[1. County Folklore, iii, Orkney, pp. 112-14; Maitland Club Misc., ii, pp. 188-9.

2. Wonderfull Discoverie of Margaret and Phillip Flower, E 3.

3. Dalyell, p. 470.]

and full of heavy thoughts, not knowing how to get meat and drink for his Wife and Children, he met a fair Woman in fine cloaths, who asked him why he was so sad, and he told her it was by reason of his poverty, to which she said, that if he would follow her counsel she would help him to that which would serve to get him a good living: to which he said he would consent with all his heart, so it were not by unlawful ways: she told him it should not be by any such ways, but by doing of good and curing of sick people; and so warning him strictly to meet her there the next night at the same time, she de parted from him, and he went home. And the next night at the time appointed he duly waited, and she (according to promise) came and told him that it was well he came so duly, otherwise he had missed of that benefit, that she intended to do unto him, and so bade him follow her and not be afraid. Thereupon she led him to a little Hill and she knocked three times, and the Hill opened, and they went in, and came to a fair hall, wherein was a Queen sitting in great state, and many people about her, and the Gentlewoman that brought him, presented him to the Queen, and she said he was welcom, and bid the Gentlewoman give him some of the white powder, and teach him how to use it. which she did, and gave him a little wood box full of the white powder, and bad him give 2 or 3 grains of it to any that were sick, and it would heal them, and so she brought him forth of the Hill, and so they parted. And being asked by the judge whether the place within the Hill, which he called a Hall, were light or dark, he said indifferent, as it is with us in the twilight; and being asked how he got more powder, he said when he wanted he went to that Hill, and knocked three times, and said every time I am coming, I am coming, whereupon it opened, and he going in was conducted by the aforesaid Woman to the Queen, and so had more powder given him. This was the plain and simple story (however it may be judged of) that he told before the judge, the whole Court, and the jury, and there being no proof, but what cures he had done to very many, the jury did acquit him.'[1]

1655. It might be here very seasonable to enquire into the nature of those large dark Rings in the grass, which they call Fairy Circles, whether they be the Rendezvouz of Witches, or the dancing place of those little Puppet Spirits which they call Elves or Fairies.[2]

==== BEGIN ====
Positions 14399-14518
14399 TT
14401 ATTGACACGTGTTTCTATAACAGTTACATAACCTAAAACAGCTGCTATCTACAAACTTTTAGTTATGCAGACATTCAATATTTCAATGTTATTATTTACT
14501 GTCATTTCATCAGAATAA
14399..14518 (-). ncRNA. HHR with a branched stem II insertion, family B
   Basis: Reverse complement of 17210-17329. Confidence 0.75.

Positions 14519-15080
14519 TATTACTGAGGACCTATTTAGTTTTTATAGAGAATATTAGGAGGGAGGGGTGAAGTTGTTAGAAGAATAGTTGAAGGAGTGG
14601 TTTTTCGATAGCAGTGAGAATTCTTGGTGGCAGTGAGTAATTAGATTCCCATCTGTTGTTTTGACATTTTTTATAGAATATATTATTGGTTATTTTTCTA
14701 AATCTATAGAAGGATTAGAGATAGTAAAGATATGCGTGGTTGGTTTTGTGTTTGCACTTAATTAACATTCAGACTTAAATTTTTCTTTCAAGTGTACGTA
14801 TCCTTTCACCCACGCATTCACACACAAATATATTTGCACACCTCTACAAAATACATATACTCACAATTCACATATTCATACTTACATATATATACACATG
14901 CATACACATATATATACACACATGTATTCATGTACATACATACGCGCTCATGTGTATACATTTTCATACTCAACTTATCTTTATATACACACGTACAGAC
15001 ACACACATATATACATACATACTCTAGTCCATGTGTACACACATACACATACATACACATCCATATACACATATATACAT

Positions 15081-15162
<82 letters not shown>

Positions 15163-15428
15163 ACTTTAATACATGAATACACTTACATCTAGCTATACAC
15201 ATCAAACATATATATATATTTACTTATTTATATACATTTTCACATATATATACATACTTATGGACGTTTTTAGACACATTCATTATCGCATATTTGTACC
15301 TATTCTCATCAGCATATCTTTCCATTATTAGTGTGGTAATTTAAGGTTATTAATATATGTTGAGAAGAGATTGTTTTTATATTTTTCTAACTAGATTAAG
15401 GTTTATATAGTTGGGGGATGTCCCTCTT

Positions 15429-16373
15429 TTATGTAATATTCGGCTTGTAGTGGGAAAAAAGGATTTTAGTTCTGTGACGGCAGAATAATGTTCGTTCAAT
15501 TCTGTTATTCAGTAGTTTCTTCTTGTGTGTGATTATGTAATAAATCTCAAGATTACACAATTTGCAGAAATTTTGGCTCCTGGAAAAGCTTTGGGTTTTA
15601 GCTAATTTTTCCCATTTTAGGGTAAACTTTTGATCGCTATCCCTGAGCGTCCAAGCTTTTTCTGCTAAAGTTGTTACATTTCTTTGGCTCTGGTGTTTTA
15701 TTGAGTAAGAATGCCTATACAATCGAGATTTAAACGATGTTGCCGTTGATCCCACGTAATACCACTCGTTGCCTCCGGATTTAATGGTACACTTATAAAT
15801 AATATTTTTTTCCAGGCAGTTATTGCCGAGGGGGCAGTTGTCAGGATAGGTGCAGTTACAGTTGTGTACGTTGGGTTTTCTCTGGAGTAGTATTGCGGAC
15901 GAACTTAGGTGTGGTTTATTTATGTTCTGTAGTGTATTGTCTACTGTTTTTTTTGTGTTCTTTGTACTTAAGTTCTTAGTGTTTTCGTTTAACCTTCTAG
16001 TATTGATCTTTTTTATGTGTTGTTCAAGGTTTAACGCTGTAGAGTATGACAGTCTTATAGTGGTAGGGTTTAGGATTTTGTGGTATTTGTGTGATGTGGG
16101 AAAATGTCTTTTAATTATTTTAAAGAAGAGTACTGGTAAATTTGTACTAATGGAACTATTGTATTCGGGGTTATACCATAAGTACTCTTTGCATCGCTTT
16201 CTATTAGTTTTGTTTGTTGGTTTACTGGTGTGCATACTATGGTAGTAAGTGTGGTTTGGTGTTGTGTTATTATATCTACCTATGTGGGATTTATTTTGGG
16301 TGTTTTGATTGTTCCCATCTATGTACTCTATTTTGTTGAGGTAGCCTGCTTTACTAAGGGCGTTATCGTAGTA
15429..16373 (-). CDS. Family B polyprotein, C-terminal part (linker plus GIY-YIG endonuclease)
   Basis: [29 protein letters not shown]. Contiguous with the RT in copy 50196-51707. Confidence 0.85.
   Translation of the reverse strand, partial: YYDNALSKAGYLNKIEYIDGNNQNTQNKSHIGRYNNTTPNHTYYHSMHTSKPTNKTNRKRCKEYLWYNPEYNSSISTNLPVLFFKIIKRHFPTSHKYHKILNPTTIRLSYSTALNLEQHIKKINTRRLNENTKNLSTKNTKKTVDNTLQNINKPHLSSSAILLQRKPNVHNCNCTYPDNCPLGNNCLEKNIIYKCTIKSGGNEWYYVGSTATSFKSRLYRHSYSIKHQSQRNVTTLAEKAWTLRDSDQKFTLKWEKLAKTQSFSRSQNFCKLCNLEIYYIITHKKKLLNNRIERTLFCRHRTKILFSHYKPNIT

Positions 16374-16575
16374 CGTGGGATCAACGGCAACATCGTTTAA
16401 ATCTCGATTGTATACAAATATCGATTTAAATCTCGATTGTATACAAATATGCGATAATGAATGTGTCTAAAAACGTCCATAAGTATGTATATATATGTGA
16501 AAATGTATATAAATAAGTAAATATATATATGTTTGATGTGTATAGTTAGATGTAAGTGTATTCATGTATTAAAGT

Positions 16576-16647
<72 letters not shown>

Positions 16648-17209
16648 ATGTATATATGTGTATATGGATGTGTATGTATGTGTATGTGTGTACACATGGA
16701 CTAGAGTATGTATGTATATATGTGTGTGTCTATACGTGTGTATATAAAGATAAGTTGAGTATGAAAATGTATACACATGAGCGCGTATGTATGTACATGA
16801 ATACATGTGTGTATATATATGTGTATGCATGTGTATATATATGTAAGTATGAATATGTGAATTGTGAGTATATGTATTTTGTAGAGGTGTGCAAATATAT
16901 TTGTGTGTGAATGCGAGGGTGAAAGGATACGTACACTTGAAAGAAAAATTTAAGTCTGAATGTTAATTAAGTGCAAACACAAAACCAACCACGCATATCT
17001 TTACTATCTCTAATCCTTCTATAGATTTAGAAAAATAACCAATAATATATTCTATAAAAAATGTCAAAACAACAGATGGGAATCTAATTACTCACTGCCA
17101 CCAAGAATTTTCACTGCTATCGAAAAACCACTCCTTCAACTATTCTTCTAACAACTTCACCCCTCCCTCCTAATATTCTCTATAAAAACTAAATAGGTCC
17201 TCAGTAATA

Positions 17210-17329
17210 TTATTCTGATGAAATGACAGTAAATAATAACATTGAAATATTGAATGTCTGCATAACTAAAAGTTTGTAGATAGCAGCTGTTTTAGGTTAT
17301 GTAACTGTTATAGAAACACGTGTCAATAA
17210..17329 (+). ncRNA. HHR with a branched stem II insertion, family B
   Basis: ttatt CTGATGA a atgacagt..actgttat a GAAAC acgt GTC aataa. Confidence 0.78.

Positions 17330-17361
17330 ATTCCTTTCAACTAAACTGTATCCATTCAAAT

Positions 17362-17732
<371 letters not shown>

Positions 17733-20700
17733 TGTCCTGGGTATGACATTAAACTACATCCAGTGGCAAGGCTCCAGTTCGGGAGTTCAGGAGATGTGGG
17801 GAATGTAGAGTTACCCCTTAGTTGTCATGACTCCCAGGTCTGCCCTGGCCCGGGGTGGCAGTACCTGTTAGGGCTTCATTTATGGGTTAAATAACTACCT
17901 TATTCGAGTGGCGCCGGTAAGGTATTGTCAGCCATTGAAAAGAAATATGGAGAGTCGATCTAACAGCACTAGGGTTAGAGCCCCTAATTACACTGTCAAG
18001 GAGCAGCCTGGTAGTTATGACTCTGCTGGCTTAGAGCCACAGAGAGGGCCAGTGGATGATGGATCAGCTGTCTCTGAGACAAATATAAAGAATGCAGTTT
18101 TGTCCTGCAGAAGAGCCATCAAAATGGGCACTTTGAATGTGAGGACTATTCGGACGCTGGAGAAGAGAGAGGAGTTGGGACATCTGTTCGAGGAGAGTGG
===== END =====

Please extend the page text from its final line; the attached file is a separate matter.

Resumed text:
1661. Jonet Watson of Dalkeith. She confessed that three months before the Devill apeired vnto her, in the liknes of ane prettie boy, in grein clothes. As also about the tyme of the last Baille-fyre night, shoe was at a Meitting in Newtoun-dein with the Deavill, who had grein cloathes vpone him, and ane blak hatt vpone his head wher schoe denyd Christ, and took her self to be the servant of the Deivill.[3]

1662. Isobel Gowdie of Auldearne. I was in the Downie-hillis, and got meat ther from the Qwein of Fearrie, mor than I could eat. The Qwein of Fearrie is brawlie clothed in whyt linens, and in whyt and browne cloathes, &c.; and the King of Fearrie is a braw mail, weill favoured, and broad faced, &-c. Ther wes elf-bullis rowtting

[1. Webster, pp. 300.

2. More, p. 232.

3. Pitcairn, iii, p. 601.]

and skoylling wp and downe thair and affrighted me . . . As for Elf-arrow-heidis, the Devill shapes them with his awin hand, and syne deliueris thame to Elf-boyes, who whyttis and dightis them with a sharp thing lyk a paking needle . . . We went in to the Downie hillis; the hill opened, and we cam to an fair and large braw rowme in the day tym. Thair ar great bullis rowtting and skoylling ther, at the entrie, quhilk feared me . . . The Devill wold giw ws the brawest lyk money that ewer wes coyned; within fowr and twantie houris it vold be horse-muke.[1]

1662. Janet Breadheld of Auldearne. He gaw me ane piece of money, lyk a testain . . . and gaw me an vthir piece of money, lyk the first, bot they both turned read, and I got nothing for thaim.[2]